The second immediate association comes from seeing Agnes’ figure, as she sits with crossed legs on the floor, almost draped in the long fabric she is working with. The material spreads out on the floor behind her, like an exuberant bridal veil. The first time I was there, I sat down with her. She was looking towards her lap, shaking with emotion as she spoke the words out loud. The scene reminded me of the mater dolorosa, except this particular mother is not grieving for her only dead son but she is grieving for all the abused and forgotten daughters of the world, who reside at “the address of violence” and “are famous in the grave”. Thus, “Absence” creates a living sculpture, a moving pietà for the “tribe of voiceless women”, with Agnes’ as a real and symbolic figure of sorrow and compassion. She is a witness to the trauma, to the pain and humiliation. But she is not merely observing the trauma of the other woman/women, she involves herself in it/she is involved. It takes some strength to carry this heavy load, to stick one’s fingers into it and still be clear-headed enough to sublimate the feelings and make meaning out of the meaningless (to create art out of sorrow and violence and hatred).

The second time I came to “Absence”, the performance had evolved. Agnes was singing the poem. She still has a magnifying glass hanging from around her neck but her headlamp had been replaced by a table lamp. A homemade burqa, in the same curtain fabric as the poem, had been attached to a doorframe. It has a face grill, embroidered in Hardanger stitches and a little metal heart (‘I love my burqa’), to take some of the poison out of the costume, to make the burqa less of a threat to the artist's personal integrity. We even played games with it, with my five-year-old son: Agnes tried it one to show us, then he tried it on, looking like a little tartan burqa-ghost. What is it like to be inside - as an Afghan woman, as a western woman, as a boy even? I have never really considered the inside-experience when it comes to the burqa, have never identified with the woman wearing it - she is an other, with whom I have no contact. I probably do not even wish to have contact with her, precisely because of the burqa she is wearing, which consitutes a thin but permanent boundary between her world and my world. Norwan, although disliking the burqa, has come to use it on occasion in order to protect her identity in Norway, e.g. when photographed in the local paper, even in the profile picture on her blog (entitled "Writing under burqa"). It is a bittersweet revenge – to turn the symbol of oppression into an item of protection: to come out from behind the history curtains but to have to show herself through the veil, concealed.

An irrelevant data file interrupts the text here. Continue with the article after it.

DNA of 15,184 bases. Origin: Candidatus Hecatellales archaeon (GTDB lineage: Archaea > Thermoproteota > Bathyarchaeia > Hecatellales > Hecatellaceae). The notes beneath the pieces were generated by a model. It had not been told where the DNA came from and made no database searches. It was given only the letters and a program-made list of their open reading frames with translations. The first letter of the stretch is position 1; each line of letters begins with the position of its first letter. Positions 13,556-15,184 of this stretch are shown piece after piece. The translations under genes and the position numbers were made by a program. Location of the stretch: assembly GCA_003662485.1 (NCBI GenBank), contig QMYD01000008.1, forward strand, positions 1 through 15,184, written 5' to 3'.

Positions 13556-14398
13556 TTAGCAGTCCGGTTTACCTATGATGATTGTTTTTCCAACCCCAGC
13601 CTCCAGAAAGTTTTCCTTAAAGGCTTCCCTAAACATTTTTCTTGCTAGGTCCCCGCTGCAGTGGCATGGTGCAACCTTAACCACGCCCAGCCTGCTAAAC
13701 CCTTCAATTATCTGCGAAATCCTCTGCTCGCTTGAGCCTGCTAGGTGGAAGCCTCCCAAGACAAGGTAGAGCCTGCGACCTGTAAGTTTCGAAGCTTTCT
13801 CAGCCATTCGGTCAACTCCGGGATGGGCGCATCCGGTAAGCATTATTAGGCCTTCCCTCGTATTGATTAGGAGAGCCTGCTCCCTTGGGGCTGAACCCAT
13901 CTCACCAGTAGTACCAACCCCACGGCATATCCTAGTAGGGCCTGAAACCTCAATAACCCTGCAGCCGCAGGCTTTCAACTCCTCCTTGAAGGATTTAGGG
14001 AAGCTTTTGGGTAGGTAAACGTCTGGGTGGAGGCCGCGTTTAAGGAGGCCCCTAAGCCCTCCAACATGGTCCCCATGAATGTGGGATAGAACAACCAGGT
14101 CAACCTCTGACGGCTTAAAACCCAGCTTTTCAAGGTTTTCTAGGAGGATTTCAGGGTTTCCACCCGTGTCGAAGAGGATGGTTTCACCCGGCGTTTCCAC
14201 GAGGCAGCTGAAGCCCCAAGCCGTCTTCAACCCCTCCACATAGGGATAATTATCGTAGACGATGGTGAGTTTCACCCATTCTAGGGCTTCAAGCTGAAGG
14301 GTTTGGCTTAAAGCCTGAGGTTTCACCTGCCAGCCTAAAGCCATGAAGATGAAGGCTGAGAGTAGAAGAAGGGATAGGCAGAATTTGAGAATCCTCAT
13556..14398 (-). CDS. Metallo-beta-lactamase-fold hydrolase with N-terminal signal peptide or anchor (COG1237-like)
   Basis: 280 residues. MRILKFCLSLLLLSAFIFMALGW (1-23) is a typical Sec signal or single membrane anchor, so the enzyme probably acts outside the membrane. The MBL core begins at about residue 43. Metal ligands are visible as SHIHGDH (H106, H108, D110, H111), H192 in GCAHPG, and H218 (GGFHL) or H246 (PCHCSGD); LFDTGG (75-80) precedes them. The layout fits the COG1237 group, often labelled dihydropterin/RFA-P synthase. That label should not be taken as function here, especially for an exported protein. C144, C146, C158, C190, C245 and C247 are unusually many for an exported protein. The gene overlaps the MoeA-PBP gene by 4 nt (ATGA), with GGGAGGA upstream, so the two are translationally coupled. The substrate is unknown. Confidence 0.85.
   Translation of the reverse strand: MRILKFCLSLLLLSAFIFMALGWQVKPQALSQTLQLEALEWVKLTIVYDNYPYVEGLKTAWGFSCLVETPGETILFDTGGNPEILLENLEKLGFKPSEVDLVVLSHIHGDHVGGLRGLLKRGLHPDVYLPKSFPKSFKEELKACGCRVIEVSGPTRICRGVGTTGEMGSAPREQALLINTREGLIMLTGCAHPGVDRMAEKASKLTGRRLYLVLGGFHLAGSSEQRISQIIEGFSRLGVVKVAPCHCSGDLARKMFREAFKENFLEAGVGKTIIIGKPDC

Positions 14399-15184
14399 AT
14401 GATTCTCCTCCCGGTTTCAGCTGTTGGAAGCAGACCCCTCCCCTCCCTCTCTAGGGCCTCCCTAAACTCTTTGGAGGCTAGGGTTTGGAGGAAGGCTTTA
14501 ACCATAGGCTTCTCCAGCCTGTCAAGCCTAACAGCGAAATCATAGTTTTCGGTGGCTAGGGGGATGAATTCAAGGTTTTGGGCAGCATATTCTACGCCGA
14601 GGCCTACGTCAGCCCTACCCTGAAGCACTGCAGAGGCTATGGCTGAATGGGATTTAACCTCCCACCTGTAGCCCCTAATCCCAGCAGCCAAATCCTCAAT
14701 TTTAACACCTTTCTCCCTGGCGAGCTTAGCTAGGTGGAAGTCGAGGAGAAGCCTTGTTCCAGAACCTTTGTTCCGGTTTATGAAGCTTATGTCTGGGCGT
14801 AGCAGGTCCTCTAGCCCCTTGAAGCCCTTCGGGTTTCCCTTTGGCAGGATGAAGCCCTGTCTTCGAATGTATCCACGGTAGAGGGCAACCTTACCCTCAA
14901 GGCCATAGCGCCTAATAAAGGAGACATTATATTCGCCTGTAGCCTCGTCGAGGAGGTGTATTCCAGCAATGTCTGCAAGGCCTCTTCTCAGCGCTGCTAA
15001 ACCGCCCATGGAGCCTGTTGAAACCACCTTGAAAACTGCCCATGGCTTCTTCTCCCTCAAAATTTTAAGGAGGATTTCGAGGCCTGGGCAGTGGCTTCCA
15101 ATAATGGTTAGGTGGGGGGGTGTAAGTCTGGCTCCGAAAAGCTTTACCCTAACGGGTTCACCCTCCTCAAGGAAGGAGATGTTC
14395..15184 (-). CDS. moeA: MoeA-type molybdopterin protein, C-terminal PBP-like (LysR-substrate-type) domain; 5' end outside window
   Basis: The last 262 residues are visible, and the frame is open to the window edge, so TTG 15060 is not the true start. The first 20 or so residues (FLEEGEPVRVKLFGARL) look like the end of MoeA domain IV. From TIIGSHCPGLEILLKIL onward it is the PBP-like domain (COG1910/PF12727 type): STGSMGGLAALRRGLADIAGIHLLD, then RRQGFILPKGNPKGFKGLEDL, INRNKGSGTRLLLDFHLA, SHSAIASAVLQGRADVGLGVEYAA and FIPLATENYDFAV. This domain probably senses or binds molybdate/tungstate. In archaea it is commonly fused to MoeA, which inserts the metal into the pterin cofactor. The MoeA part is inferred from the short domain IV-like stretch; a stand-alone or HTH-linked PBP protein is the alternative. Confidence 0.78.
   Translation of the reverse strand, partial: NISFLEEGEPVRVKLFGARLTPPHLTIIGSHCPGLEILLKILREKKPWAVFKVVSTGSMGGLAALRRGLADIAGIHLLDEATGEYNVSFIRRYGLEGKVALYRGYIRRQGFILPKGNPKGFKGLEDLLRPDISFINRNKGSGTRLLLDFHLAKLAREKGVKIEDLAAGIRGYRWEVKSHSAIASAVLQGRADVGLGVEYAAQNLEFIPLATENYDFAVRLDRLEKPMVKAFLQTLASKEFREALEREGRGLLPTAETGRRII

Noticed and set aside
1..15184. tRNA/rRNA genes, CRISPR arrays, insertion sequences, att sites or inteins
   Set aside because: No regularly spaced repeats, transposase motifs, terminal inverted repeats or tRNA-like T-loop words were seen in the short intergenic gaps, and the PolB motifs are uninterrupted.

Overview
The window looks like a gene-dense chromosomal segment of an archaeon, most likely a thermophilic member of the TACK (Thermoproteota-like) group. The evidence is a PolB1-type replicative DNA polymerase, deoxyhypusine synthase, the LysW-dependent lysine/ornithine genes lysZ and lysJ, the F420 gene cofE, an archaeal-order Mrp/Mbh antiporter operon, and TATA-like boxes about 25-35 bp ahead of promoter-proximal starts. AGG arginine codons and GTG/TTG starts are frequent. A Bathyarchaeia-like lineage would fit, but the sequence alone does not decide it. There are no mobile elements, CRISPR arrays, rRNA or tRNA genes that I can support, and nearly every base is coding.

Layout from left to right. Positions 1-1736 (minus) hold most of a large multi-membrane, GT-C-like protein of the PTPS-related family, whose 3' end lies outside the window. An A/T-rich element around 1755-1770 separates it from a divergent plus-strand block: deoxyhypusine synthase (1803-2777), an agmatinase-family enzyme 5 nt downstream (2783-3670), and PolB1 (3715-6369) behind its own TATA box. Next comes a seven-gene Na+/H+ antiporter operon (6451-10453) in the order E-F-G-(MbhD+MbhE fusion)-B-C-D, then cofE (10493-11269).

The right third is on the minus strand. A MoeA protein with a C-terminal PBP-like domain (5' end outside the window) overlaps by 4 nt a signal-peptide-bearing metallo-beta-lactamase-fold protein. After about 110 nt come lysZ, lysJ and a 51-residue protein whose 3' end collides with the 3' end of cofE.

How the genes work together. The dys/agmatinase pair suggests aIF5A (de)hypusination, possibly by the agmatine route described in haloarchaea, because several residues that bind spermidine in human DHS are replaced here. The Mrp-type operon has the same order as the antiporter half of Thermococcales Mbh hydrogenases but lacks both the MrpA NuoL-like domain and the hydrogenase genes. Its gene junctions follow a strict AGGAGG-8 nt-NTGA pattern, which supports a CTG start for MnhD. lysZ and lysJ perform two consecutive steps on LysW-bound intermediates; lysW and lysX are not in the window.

As a text, as an artefact, as an event, this performance is so tightly woven together that it would seem improper to deconstruct it in its entirety. It affects heart and soul, mind and body by infiltrating my being in the world, me being in this particular place. It is about getting involved and working through trauma, rather than disassociating or repressing.

I’ve touched on a few aspects and hope to have left some things behind, so that more people will want to seek it out and sit with Agnes after Tou Camp is over. So far she has embroidered seven letters. There are many more to go. Perhaps it will never be finished, and perhaps this is a good thing, as it means we are still hearing Norwan’s plea – still reciting her words, singing them even in order to bear the pain of witnessing this violent injustice. I hope that there will be invitations to take this project elsewhere – to allow it to travel and touch people outside Stavanger. It is a long and arduous process, beautiful and painful to partake in.

Go sit with Agnes as she spells out Norwan’s plea and keeps the words alive in the fabric. Don't hurry out, just because you feel uncomfortable. She needs you there to hear her lamentation, to be a witness to the witness, to feel your presence, to know she is not alone.

I leave ID-CAMP touched by Absence, feeling every fibre of Agnes' materials, the threads of Norwan, and hear Sahar Gul's story recounted in my mind again and again.

Birgitta Haga Gripsrud, norwegian art historian and blogger......................................................